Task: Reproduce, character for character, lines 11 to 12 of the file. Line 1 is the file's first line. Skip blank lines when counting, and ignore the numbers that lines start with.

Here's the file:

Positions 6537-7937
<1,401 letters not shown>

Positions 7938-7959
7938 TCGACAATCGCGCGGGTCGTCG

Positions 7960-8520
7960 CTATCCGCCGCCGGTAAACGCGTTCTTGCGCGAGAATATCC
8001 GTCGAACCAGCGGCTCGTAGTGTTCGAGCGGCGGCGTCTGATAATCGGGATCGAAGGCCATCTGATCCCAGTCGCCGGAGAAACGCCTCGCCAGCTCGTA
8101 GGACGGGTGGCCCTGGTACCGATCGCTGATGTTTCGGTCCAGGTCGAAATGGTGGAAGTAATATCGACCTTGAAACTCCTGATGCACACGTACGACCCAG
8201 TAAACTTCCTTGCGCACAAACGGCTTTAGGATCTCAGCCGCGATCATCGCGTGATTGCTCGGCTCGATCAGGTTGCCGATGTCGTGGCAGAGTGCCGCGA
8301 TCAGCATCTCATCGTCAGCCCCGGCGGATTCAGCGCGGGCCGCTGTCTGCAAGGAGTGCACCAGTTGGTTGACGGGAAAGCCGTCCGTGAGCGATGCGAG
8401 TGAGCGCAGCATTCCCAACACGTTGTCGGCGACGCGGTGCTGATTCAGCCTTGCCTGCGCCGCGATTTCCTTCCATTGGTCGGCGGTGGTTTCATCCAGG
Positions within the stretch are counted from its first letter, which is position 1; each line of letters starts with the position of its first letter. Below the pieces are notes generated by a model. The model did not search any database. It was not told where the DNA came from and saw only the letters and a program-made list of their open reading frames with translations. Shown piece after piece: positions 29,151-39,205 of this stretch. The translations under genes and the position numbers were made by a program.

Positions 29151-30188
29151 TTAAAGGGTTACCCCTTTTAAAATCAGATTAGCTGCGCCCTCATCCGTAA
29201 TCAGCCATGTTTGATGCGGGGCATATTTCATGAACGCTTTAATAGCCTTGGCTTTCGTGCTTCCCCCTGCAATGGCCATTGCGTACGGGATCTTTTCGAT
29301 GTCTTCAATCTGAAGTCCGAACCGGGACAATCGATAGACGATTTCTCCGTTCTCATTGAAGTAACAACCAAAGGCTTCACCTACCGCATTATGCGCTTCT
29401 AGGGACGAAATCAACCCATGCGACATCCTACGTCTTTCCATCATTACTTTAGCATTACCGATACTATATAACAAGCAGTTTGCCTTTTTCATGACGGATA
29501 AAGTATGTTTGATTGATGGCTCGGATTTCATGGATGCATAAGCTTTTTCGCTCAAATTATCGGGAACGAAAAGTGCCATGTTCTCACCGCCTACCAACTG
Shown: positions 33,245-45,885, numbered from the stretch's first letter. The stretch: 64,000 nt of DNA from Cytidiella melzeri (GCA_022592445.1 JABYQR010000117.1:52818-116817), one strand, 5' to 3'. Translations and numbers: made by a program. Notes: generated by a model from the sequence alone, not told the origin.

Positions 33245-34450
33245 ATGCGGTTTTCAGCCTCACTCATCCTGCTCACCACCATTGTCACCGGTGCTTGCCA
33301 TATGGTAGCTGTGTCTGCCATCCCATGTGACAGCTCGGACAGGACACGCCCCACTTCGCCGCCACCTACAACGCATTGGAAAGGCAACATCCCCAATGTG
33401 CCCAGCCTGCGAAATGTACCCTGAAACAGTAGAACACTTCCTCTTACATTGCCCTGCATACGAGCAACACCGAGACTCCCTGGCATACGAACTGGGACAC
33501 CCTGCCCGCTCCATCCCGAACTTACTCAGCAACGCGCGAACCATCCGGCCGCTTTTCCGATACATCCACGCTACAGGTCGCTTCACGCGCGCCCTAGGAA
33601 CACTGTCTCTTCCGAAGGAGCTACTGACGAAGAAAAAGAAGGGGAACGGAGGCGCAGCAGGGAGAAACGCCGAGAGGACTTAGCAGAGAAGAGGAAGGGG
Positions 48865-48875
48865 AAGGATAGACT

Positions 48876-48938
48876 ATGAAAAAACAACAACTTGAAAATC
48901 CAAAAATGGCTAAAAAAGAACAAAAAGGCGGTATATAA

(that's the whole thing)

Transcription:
8401 TGAGCGCAGCATTCCCAACACGTTGTCGGCGACGCGGTGCTGATTCAGCCTTGCCTGCGCCGCGATTTCCTTCCATTGGTCGGCGGTGGTTTCATCCAGG
Positions within the stretch are counted from its first letter, which is position 1; each line of letters starts with the position of its first letter. Below the pieces are notes generated by a model. The model did not search any database. It was not told where the DNA came from and saw only the letters and a program-made list of their open reading frames with translations. Shown piece after piece: positions 29,151-39,205 of this stretch. The translations under genes and the position numbers were made by a program.